The mission : The prevention of death, injury and ill health to those at work and those affected by work activities.
• Shocking failures – it’s why we need to obey the law We know it’s an extremely important aspect of care. We know there’s been a lot of debate about how to improve it. We know there have been high-profile cases where it’s failed miserably. But do we really understand what safeguarding means on a day-to-day basis for everyone involved in providing or receiving care? And there’s been much discussion about whether ‘adults at significant risk’ is better. Sometimes there’s confusion between safeguarding and adult protection, which relates to investigation of abuse rather than it’s prevention.
• Health and social care workers – protecting the vulnerable The terminology can be an issue in itself. We now refer to ‘adults at risk’ after the Law Commission’s report on adult social care pointed out that the previously acceptable term ‘vulnerable adult’ could suggest that the cause of abuse was located with the victim, and didn’t place responsibility with the actions of others. The commission found that people saw the term as “stigmatising, dated, negative and disempowering”.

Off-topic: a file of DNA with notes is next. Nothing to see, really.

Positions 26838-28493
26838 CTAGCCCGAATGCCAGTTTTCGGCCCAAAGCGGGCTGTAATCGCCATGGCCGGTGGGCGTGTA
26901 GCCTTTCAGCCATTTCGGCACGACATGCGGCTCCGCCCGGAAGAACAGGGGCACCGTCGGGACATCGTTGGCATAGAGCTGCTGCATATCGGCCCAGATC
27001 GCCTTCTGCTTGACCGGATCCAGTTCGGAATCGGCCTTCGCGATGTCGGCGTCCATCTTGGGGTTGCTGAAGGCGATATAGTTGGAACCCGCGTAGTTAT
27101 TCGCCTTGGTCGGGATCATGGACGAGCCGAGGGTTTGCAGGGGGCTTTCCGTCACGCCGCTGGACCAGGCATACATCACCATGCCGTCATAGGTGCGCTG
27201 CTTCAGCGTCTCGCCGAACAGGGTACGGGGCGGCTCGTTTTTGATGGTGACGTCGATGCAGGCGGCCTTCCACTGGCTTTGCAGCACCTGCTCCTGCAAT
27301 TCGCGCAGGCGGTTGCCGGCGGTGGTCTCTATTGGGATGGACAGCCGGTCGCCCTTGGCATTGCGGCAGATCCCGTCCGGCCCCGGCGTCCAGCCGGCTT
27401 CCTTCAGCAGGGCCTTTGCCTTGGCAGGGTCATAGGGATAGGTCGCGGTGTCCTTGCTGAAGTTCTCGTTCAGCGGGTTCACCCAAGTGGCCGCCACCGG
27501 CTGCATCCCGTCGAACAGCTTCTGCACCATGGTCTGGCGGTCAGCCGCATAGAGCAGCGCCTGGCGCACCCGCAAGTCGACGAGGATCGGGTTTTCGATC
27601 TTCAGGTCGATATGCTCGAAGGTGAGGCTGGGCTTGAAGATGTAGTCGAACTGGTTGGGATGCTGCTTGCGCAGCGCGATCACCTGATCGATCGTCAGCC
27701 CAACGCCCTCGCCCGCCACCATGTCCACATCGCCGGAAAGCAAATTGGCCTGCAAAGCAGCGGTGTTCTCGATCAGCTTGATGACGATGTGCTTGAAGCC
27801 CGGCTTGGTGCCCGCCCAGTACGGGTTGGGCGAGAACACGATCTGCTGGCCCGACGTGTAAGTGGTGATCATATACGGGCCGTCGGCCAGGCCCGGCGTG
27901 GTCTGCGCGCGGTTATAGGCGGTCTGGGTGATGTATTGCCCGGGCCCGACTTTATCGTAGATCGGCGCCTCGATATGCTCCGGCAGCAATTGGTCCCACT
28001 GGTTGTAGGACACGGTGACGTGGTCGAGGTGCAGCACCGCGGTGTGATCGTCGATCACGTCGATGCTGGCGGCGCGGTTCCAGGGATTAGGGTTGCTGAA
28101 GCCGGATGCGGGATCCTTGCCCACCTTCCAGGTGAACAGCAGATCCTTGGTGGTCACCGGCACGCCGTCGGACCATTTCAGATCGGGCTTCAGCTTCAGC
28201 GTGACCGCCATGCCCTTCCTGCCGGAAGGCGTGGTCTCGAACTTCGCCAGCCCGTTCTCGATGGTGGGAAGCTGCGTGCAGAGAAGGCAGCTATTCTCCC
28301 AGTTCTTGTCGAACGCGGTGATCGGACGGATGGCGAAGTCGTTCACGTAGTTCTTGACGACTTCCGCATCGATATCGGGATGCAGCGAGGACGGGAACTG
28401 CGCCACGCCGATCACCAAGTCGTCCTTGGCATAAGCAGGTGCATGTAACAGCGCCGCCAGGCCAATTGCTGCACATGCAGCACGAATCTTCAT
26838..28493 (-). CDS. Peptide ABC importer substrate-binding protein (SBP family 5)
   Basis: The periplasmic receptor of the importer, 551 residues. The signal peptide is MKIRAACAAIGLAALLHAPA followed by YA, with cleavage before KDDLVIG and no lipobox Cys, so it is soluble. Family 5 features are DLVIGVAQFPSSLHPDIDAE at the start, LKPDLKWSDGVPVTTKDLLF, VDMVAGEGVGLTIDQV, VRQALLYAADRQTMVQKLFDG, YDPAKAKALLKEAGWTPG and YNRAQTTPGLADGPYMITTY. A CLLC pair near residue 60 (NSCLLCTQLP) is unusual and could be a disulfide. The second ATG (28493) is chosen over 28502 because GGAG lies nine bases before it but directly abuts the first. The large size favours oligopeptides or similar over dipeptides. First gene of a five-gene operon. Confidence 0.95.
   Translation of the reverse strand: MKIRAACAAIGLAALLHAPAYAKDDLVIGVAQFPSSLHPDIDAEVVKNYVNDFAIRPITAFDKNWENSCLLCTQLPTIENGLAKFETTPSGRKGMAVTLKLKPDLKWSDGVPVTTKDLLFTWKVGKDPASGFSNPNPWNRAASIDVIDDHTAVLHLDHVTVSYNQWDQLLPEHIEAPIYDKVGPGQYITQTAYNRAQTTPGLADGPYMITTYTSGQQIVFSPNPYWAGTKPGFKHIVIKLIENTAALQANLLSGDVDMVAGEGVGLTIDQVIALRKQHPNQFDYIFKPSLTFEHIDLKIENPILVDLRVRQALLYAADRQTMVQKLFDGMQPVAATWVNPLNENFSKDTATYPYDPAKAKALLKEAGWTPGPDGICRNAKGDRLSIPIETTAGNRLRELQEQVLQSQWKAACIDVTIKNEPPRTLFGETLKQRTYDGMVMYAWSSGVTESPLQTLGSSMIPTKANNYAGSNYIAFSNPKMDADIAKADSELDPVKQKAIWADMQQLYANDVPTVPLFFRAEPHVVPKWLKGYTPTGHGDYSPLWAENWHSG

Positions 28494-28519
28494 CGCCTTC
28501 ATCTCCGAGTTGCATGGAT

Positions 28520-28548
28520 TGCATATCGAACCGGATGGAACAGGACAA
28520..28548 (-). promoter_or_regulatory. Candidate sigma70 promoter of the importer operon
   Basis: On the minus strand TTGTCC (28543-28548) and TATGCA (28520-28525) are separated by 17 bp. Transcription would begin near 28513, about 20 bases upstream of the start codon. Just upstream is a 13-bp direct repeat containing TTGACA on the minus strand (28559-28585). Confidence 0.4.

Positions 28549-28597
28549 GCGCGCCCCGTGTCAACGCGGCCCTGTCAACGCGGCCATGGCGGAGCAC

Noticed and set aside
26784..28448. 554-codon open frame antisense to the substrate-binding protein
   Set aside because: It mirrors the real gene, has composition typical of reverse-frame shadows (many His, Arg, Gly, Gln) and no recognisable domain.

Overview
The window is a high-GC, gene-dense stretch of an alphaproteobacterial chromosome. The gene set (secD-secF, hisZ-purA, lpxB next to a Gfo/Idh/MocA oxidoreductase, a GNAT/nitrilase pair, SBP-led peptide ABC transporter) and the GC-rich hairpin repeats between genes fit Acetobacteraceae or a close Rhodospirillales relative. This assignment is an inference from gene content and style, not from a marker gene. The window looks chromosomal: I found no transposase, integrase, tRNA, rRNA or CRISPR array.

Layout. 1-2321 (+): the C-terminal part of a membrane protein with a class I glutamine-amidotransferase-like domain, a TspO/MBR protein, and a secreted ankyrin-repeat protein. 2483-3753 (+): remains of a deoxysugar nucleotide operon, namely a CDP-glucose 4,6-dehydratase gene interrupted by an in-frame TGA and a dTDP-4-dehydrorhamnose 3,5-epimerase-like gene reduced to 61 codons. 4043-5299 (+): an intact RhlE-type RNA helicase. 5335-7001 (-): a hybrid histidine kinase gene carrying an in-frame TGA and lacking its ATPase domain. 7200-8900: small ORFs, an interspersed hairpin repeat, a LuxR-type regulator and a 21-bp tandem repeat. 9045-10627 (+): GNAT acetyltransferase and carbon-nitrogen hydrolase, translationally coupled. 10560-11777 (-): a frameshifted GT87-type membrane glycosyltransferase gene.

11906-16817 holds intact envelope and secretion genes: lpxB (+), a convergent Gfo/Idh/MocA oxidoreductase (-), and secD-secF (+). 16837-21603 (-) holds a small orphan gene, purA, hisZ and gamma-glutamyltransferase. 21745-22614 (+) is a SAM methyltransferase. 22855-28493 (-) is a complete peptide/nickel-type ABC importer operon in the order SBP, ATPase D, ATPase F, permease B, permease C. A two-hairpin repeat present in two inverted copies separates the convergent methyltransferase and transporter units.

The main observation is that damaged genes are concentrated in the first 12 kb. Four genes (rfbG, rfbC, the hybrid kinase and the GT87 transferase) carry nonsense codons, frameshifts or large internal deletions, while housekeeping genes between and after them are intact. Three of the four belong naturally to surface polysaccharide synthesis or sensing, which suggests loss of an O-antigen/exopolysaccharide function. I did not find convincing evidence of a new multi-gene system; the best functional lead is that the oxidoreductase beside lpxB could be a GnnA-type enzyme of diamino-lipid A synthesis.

• Part of a system Legislation, regulation and guidance are becoming clearer and more consistent, with the implementation of the Law Commission recommendations on adult protection and making safeguarding adult boards – which already exist in most local authorities – mandatory.But there’s still a lot to learn, not least about what constitutes a safeguarding issue and what relates to everyday management, staff practice, quality and safety. Without that clarity, people may worry about over-reacting or taking the wrong action.